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Numerous real-world application examples are featured within each chapter including architectures fromTexas Instruments, Motorola, and Analog Devices. With its compounded coverage of both analog and digital signal processing techniques, this book provides engineers with the knowledge they need to understand the analog basis of modern digital signal processing techniques and construct architectures for modern systems.

Additional Product Features Dewey Edition. Introduction What are Signals? Signal parameters Why Signal processing? Analog vs. Analog Signal Processing. Analog Filter Design.

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Data Converters. Digital Signal Processing. Digital Filter Design. Multi Rate Signal Processing. Discrete Transforms. Digital Signal Processors. Digital Signal Processing Systems.

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Principles of Communications Systems 3. This course offers an introduction to Fourier analysis of noise and signals; information transmission; modulation techniques; AM, FM, and pulse; as well as analog multiplexing. Radar 3.

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  8. Corequisite: EEL This course examines basic concepts of radar systems including radar range equation, radar cross-section calculations, random processes and noise, array antennas, beamsteering, doppler and range processing, FM and CW systems, pulse compression, synthetic aperture radar, and clutter. EEL L. This is an introductory laboratory for students entering the electrical and computer engineering programs. The basic topics include: lab safety issues; solving engineering problems using software tools such as MATLAB and Mathematica; electric circuit simulations using c software packages such as Multisim and OrCAD; electric circuit design and instrumentation; the proper use of test and measurement equipment.

    EEL Introduction to Electrical Engineering 3. This course is an introduction to electrical engineering concepts for non-electrical engineering majors. Covers a broad range of topics including basic circuit theory, semiconductor devices, instrumentation, amplifiers, and machines.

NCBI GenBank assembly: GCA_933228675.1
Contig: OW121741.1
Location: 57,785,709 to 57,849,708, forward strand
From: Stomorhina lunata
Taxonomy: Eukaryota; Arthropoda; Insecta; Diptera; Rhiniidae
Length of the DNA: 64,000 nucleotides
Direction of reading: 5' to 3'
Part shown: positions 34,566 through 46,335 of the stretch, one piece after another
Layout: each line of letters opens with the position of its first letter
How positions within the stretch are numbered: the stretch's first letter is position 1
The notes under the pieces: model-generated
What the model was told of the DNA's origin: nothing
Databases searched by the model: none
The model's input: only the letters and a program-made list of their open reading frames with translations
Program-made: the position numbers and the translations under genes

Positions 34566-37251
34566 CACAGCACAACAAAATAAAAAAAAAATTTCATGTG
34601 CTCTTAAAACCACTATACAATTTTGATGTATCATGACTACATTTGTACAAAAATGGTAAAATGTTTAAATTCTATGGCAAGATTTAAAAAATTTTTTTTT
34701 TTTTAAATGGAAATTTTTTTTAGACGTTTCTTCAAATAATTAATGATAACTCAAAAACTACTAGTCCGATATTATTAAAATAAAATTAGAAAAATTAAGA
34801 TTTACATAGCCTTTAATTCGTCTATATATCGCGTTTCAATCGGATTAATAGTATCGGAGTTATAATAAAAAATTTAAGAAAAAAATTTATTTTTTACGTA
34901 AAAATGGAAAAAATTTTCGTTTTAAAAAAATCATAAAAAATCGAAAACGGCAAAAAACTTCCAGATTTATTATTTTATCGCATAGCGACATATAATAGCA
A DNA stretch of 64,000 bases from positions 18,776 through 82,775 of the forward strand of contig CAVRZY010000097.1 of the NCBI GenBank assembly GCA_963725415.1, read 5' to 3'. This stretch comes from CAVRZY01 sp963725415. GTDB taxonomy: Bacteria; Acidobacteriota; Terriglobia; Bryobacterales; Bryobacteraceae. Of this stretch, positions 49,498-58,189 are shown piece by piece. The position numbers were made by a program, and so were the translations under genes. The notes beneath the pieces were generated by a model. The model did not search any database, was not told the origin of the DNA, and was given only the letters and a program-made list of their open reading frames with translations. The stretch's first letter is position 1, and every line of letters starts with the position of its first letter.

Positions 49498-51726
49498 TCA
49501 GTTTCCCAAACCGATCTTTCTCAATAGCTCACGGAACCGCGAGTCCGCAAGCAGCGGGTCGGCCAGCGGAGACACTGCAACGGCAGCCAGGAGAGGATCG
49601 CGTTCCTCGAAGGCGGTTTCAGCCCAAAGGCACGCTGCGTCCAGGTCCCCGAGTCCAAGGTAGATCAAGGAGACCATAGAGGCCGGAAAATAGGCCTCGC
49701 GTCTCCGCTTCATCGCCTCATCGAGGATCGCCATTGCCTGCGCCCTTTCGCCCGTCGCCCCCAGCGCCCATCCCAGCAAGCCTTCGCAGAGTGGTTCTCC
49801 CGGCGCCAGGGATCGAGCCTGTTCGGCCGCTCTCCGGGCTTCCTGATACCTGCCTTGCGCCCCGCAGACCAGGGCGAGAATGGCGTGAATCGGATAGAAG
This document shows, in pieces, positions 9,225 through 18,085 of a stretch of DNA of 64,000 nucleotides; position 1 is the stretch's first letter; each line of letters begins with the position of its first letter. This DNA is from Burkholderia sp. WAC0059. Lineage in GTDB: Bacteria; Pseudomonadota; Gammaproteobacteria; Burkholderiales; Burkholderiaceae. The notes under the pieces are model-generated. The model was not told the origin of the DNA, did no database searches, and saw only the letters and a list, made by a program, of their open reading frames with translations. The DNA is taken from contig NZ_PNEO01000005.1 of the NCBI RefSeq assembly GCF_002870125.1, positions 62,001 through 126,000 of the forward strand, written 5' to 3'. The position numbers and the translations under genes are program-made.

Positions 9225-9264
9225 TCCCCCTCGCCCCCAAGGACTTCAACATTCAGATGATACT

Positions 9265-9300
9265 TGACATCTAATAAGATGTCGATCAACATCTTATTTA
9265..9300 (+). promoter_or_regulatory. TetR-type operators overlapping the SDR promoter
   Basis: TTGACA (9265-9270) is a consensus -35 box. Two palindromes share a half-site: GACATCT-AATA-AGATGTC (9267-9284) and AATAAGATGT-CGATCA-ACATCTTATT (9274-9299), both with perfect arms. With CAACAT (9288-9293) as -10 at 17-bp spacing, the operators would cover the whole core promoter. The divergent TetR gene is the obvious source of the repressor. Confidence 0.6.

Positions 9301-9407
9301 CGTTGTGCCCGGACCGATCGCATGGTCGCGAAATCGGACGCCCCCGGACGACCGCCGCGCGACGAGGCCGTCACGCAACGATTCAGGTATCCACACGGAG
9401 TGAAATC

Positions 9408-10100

Introduction to Electrical Engineering Laboratory 1. This laboratory supports EEL Must be taken concurrently with first enrollment in EEL Must be dropped if EEL is dropped. Introductory Circuit Analysis 3. Prerequisite: MAC This course explores topics such as current, voltage, and power; resistors, inductors, and capacitors; network theorems and laws; operational amplifiers, phasors; impedances; sinusoidal steady-state analysis.

    Advanced Circuits with Computers 3. This course examines sinusoidal steady-state power analysis; three-phase circuits; transient and forced response; frequency response; two-port networks; circuit analysis with computers. Advanced Circuits with Computers Laboratory 1. This lab includes instrumentation and measuring techniques; current, voltage, and power measurements; response of passive circuits; AC and DC design; computer application. Signal and Linear System Analysis 3. This course focuses on the classification and representation of signals and systems; Laplace transform; Z-transform; convolution; state variable techniques; stability and feedback.

    Fundamentals of Power Systems 3. This course is an introduction to the fundamentals of energy conversion; structure of power systems; and power system components: transformers, rotating machines, and transmission lines. The operation and analysis of power systems are presented. Electromagnetic Fields I 3. The steady electric current. Quasistatic fields; electromagnetic induction. Electromagnetic Fields II 3. Introduction to Communications 3. Digital Logic Design 3. Prerequisite: COP This course covers fundamental topics in digital logic design, algorithms, computer organization, assembly-language programming, and computer engineering technology.